Boring is good when it comes to utility stocks. It implies steady revenues, rising dividends, and a ...
Heavily shorted Nokia suspends dividend, lowers guidance--anybody surprised shares are down?
01/24/2013 2:42 pm EST
The big news, however was that the company was suspending its dividend for 2013 in order to conserve cash. (Dividends in 2012 came to 20 euro cents a share.) In the quarter Nokia’s cash position improved by 800 million euros to 4.36 billion euros on December 31.
Yes, indeed management thinks the company has a tremendous amount of work ahead of it.
In the quarter the company managed to scratch out a very tiny positive operating margin in its device business of 1.3% (if you include one-time royalty income. Otherwise the device business broke even.) In the fourth quarter Nokia shipped 15.9 million smart phones with 4.4 million of those being the company’s new Lumia phones, 2.2 million being Symbian legacy phones, and 9.3 million being low-priced Asha feature phones.
The biggest problem for Nokia remains its lack of traction in the U.S. market. The company sold 700,000 phones in North America during the fourth quarter (out of global sales of 4.4 million.) That was ahead of the 300,000 phones sold in North America in the third quarter, but lagged analyst hopes for sales of 1 million to 1.2 million. (For context Apple’s (AAPL) global shipments of iPhones totaled 47.8 million in the fourth quarter.)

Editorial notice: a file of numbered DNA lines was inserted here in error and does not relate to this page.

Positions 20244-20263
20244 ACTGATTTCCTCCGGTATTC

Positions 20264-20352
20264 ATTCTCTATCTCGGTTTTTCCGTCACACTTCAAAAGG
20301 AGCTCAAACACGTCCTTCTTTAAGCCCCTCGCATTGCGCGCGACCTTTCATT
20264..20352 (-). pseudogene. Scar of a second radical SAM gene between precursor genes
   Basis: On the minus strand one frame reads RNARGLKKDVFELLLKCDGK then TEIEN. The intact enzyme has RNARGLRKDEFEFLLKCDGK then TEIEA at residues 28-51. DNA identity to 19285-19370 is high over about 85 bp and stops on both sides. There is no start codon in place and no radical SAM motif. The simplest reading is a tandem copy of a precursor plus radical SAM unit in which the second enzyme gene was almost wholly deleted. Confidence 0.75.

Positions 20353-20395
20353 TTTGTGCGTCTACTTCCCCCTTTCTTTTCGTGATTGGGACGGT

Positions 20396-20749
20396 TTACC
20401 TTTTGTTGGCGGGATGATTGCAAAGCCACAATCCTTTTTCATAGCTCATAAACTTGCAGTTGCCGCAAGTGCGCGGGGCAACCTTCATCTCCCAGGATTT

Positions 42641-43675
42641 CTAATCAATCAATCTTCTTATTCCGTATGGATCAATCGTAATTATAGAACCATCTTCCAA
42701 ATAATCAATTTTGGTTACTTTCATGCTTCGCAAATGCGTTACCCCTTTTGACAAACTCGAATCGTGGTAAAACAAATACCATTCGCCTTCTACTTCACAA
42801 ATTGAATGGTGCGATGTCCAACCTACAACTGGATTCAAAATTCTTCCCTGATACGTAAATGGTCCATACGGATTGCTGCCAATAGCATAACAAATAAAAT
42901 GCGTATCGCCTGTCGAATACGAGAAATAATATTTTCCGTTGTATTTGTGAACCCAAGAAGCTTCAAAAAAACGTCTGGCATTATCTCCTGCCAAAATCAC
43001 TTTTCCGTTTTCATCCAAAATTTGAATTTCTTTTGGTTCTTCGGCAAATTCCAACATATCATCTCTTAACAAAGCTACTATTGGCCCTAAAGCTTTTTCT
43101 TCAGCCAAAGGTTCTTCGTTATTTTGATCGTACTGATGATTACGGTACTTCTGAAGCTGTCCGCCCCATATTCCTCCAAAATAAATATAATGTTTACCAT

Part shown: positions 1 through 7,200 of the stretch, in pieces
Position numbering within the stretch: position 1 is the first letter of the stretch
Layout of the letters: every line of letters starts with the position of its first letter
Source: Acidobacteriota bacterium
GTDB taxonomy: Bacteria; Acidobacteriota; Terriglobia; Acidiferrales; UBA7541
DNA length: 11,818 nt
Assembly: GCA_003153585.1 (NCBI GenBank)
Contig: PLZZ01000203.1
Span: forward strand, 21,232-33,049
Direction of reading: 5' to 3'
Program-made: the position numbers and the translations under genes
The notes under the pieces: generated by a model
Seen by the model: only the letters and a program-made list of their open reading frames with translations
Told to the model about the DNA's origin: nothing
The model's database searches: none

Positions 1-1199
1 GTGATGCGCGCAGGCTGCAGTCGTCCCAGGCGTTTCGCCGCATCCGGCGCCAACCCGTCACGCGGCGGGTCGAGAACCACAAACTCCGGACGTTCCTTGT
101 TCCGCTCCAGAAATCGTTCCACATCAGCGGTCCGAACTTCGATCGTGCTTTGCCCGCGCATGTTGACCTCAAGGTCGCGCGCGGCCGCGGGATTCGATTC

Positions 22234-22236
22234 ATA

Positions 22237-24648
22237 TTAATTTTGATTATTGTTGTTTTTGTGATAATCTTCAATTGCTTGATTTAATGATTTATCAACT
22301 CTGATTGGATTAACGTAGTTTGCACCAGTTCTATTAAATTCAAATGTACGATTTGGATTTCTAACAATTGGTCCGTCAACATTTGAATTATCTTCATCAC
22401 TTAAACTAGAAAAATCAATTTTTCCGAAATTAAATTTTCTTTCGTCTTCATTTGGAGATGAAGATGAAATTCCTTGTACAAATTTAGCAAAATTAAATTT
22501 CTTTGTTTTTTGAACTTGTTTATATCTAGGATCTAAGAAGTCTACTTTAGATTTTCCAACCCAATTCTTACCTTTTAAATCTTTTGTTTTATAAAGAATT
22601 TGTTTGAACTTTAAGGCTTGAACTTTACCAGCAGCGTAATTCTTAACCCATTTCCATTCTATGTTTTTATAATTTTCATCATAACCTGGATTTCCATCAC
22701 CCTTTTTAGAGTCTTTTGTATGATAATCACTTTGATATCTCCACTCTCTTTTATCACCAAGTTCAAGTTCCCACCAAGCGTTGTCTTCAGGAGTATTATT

What to do with your shares now?
Nokia was heavily shorted going into today’s quarterly earnings announcement. (The shares were down 7.76% as of 2 p.m. in New York.) The company’s very positive January 10 preannouncement set up the actual earnings release to be a disappointment, especially because the company also lowered guidance for the first quarter of 2013. (I expect many of the shorts to cover in the next few days so if you’re looking to sell you might want to wait a bit.)
If you’re swing trading this stock, I’d wait to see if it might pull back further as analysts work that lowered guidance into their estimates for the first quarter. And then I’d wait some more for the company to actually report a fairly gruesome first quarter. Nokia has told investors that it expects operating margins in the first quarter for its device business of between +2% and -6%. Cash burn in the quarter is likely to be enough to raise fears again about whether the company might run out of cash.
If you are just holding the stock, patiently, for Nokia’s long-term recovery, I think your patience is going to be tried over the next few months. The stock was up 77% from November 8 through the January 23 close and it would only be reasonable to expect the shares to give some of that back in the next couple of months. I still expect Nokia to reach my target price of $7.80 a share but the shares won’t reach it without a pullback and consolidation—especially with the company’s guidance for the first quarter of 2013 as background. (Nokia is a member of my 12-18 month Jubak’s Picks portfolio http://jubakpicks.com/
Full disclosure: I don’t own shares of any of the companies mentioned in this post in my personal portfolio. The mutual fund I manage, Jubak Global Equity Fund http://jubakfund.com/, may or may not now own positions in any stock mentioned in this post. The fund did own shares of Nokia as of the end of September. For a full list of the stocks in the fund as of the end of September see the fund’s portfolio at http://jubakfund.com/about-the-fund/holdings/
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